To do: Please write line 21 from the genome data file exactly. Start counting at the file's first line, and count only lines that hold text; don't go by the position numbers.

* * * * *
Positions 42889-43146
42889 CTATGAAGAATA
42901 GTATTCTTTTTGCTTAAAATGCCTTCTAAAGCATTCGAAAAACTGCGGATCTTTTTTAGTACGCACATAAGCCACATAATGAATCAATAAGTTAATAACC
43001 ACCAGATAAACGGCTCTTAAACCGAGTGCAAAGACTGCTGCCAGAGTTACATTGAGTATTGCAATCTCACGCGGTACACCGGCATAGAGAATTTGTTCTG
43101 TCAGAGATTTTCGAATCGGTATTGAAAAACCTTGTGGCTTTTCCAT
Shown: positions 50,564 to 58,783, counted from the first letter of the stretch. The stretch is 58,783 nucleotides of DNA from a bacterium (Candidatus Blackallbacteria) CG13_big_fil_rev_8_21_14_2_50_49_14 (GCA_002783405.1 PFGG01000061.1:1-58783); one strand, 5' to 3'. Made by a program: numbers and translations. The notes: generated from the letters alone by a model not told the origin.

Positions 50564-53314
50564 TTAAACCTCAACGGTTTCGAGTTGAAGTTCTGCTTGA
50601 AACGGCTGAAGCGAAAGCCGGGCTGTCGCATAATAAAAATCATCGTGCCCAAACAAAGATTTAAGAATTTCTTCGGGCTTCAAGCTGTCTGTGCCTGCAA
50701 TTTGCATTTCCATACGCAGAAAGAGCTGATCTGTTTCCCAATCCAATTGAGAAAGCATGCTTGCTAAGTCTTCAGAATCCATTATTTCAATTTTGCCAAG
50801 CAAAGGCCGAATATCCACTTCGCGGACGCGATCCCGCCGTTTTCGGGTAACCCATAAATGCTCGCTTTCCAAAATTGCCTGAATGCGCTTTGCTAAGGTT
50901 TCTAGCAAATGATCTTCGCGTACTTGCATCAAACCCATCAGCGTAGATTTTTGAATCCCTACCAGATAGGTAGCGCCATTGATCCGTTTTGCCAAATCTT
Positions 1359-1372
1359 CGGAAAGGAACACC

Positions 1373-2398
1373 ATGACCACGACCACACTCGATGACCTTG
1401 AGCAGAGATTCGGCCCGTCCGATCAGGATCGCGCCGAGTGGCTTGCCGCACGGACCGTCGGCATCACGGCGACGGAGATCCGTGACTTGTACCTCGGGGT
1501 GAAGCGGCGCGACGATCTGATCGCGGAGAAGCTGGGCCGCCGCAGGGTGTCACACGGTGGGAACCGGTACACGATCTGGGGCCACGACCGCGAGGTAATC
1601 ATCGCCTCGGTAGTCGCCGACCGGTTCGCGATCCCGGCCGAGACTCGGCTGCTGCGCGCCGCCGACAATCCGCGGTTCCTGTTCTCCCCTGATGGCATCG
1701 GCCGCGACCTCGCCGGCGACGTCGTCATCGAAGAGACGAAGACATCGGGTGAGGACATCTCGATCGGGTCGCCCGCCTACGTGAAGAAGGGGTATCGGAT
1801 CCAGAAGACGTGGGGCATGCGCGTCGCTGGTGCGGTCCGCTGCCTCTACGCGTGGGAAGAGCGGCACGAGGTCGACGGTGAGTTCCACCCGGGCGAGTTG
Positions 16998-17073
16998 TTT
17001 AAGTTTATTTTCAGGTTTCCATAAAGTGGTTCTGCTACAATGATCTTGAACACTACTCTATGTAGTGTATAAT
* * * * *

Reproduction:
1801 CCAGAAGACGTGGGGCATGCGCGTCGCTGGTGCGGTCCGCTGCCTCTACGCGTGGGAAGAGCGGCACGAGGTCGACGGTGAGTTCCACCCGGGCGAGTTG